NEW YORK_A bankruptcy court on Tuesday approved nearly $550 million in concessions between Northwest Airlines Corp. and two of its unions representing pilots, baggage handlers and ground workers.
The concessionary contract from the pilots union calls for $358 million in givebacks, while Northwest, the No. 5 U.S. carrier, will save $190 million annually with the new pacts with 12,200 baggage and ground workers.
Judge Allan Gropper of the Southern District of New York accepted the separate motions at a court hearing, leaving the Professional Flight Attendants Association, which represents 9,300 flight attendants, alone among the airline's unions without a new package of concessions.
"The motions clearly represent settlements and agreements that are reasonable and that should be approved by the court," Gropper said. "The court also recognizes that the motions embody concessions on the part of the unions and their members that are extremely painful."
Northwest spokesman Kurt Ebenhoch called the court approval "another positive step in our restructuring process."
Still, Eagan, Minn.-based Northwest must have a new contract in place with flight attendants before it will begin to reap the savings of the pilot and ground worker contracts approved Tuesday. That's because each major union negotiated a "me-too" clause that keeps their own concessions from going into effect until they all do.
Eighty percent of voting flight attendants rejected a proposed contract with Northwest last week that would have saved the company $195 million. Northwest had said it wanted to impose its terms as soon as possible, but it failed to win permission for that from Gropper.
Instead, the airline and the union are set to meet on Wednesday, and Northwest has promised not to impose terms on flight attendants until at least June 30. Flight attendants, meanwhile, agreed not to strike until at least 15 days after Northwest imposes terms.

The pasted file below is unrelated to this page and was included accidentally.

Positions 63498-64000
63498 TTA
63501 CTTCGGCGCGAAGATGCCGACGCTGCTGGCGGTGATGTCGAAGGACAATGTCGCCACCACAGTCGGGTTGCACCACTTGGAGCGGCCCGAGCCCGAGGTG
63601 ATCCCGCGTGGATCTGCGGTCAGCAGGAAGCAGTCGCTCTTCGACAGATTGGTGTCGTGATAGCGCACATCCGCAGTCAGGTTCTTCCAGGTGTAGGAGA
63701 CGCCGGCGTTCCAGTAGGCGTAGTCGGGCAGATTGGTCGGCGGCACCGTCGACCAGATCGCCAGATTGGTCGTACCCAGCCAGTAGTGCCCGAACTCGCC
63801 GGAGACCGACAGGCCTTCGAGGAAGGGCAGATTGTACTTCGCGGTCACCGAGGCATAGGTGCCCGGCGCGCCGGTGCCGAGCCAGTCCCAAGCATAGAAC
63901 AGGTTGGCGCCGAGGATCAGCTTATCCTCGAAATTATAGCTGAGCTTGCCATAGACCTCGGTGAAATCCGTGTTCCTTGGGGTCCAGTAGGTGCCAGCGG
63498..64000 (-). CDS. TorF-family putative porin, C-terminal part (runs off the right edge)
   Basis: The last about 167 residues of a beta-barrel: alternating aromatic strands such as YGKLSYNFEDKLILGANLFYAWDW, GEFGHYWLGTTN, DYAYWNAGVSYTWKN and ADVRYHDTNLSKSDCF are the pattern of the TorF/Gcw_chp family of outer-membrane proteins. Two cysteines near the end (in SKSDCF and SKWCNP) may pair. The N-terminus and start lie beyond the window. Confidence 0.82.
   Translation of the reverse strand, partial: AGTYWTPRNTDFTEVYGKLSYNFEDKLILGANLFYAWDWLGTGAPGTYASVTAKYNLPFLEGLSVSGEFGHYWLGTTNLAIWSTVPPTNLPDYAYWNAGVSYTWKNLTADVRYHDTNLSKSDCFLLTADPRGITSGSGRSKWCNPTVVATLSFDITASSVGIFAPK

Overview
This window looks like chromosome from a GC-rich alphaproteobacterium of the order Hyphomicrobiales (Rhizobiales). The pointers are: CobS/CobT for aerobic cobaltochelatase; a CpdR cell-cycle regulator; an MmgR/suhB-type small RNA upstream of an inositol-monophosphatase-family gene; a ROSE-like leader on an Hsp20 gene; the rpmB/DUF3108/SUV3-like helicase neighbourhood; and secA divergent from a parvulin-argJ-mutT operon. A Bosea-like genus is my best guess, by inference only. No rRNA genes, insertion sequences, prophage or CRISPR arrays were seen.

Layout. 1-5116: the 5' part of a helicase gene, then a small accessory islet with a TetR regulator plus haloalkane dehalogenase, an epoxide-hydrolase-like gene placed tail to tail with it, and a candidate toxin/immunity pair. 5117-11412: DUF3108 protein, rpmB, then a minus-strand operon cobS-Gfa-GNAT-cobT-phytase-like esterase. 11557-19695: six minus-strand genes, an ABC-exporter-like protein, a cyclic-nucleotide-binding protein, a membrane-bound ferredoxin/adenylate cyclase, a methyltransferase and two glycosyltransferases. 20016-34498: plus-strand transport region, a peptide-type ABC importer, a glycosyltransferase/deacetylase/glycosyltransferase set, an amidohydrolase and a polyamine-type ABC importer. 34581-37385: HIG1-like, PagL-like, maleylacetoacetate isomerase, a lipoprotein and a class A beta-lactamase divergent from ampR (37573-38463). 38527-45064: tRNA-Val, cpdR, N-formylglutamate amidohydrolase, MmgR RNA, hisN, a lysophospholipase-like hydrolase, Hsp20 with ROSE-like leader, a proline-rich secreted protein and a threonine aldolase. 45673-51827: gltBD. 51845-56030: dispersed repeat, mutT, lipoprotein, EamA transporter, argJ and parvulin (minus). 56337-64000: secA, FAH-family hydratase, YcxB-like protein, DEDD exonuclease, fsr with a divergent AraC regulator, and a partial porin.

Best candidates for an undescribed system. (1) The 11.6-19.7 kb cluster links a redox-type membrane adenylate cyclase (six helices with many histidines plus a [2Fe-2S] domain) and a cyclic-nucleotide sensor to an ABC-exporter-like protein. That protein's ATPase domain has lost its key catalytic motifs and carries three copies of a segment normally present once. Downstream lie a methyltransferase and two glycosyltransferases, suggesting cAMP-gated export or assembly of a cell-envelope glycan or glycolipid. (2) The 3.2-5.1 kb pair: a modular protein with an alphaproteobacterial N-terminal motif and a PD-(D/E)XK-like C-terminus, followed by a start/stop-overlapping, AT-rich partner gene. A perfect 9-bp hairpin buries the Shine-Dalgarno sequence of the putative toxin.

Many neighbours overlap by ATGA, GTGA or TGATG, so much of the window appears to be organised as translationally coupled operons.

"At least it give us the status quo breathing room to negotiate without having to have those two issues in the forefront," PFAA President Guy Meek said.
The judge commended the two sides for the temporary agreement that averts a flight attendant strike.
"I will certainly be pleased to enter this order," he said. "I commend the parties for being able to agree on a way forward in the immediate future."
The company's concessions deal with baggage handlers and ground workers cuts wages 11.5 percent and allows Northwest to lay off roughly 700 workers. The IAM has said Northwest once sought to lay off as many as 3,100 of its members.
"Our members were faced with a difficult decision to approve some very painful cuts that will require a sudden loss of jobs and changes for everybody involved, but they did that to avoid an even worse fate, if the contract was abrogated by the court," IAM spokesman Joe Tiberi said.
The five-year deal allows Northwest to outsource some ground work such as baggage handling and equipment operating at stations with few flights, although the carrier agreed to keep IAM workers at the 40 airports where it has the most flights. It allows Northwest to outsource food catering and loosens rules about part-time workers.
Pilots accepted a 24 percent pay cut under the agreement.
AP Business Writer Joshua Freed in Minneapolis contributed to this report.